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Crinoids

(Crinoidea)

 

Category: Invertebrates

 

 

Crinoids, aptly nicknamed “feather stars”, can inhabit a wide range of marine environments and, judging by the fossil record, were very abundant organisms in the past, especially in the mid- to late-Paleozoic. They usually have a stem to attach themselves to a substrate but many only live attached as juveniles and spend most of their lives as free-swimming entities. They obtain nutrition by filtering small particles of food from the water using the mucous covered tube feet covering their feathery arms. Though they display the five-fold symmetry typical of echinoderms, some crinoids can have as many as two hundred arms!

https://en.wikipedia.org/wiki/Crinoid

 

Data & Facts

Scientific Classification
Kingdom - Animalia
Phylum - Echinodermata
Class - Crinoidea

 
Did you know?
Interesting Animal Facts

Cephalopods: Masterminds of the Ocean.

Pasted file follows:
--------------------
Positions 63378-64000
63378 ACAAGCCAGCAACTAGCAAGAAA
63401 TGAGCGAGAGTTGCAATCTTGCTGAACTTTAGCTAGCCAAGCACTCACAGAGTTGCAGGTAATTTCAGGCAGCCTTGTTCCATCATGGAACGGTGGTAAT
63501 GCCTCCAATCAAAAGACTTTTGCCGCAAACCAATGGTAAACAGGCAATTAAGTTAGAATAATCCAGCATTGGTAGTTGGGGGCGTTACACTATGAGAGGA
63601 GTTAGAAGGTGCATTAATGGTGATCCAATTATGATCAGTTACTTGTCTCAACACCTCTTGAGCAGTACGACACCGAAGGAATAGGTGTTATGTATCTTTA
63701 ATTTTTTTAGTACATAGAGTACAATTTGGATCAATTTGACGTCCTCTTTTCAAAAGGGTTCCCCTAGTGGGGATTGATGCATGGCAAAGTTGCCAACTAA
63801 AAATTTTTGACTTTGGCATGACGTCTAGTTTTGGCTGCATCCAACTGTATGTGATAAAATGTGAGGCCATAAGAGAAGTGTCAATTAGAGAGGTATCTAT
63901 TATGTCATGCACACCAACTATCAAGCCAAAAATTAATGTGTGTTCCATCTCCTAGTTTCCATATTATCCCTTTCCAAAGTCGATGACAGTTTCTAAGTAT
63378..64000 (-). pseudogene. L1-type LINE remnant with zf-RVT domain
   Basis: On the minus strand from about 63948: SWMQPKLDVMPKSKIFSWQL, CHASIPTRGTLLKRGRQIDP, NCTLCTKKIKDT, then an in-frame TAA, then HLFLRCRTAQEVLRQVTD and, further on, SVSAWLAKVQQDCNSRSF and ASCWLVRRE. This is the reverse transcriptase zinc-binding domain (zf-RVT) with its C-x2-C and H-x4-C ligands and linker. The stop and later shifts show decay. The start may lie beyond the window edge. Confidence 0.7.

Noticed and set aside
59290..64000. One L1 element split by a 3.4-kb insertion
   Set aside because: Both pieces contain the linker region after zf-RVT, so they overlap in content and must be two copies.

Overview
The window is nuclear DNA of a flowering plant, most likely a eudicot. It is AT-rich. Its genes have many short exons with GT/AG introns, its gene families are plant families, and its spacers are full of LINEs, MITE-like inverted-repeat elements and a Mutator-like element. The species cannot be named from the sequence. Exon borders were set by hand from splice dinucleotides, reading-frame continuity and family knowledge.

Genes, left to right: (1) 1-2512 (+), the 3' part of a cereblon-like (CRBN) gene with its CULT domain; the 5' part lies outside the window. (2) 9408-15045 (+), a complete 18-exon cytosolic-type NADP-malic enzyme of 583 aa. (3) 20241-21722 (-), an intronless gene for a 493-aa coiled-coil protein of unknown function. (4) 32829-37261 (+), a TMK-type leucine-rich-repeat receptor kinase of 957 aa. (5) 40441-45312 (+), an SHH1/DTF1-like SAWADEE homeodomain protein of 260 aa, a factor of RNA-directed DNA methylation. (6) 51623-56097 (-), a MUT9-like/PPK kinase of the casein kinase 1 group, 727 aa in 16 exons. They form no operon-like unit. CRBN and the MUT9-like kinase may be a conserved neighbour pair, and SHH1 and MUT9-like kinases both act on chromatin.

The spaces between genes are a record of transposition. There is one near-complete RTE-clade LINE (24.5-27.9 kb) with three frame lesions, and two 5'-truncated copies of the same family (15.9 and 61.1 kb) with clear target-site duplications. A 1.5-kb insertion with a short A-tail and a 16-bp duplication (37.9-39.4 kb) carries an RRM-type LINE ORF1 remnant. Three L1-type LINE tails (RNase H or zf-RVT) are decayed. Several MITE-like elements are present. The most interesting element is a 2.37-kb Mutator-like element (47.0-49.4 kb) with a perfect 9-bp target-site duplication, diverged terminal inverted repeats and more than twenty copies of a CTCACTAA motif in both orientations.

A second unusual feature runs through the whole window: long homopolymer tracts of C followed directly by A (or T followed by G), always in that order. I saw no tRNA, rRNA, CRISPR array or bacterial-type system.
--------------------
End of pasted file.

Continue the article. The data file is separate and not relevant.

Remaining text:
Octopi, cuttlefish, and squids - all cephalopods - have been observed engaging in amazing feats of intelligence (perhaps unsurprising, as cuttlefish and octopuses have the highest brain-to-body mass of all invertebrates). Their suction-cup covered arms are dexterous, and octopuses have been observed putting them to use throwing rocks, opening screw-top jars, even picking up and gathering coconut shells to build fortresses for themselves. Squids, for their part, have been observed hunting cooperatively and are able to communicate with one another via color changes, patterns, and flashing to one another - sometimes using different sides of their bodies to broadcast different signals to multiple squids! Just how smart are they? As they are typically elusive and so very different from humans, we aren’t sure yet - but we do know the question is not “Are they intelligent?” but “How intelligent are they?”

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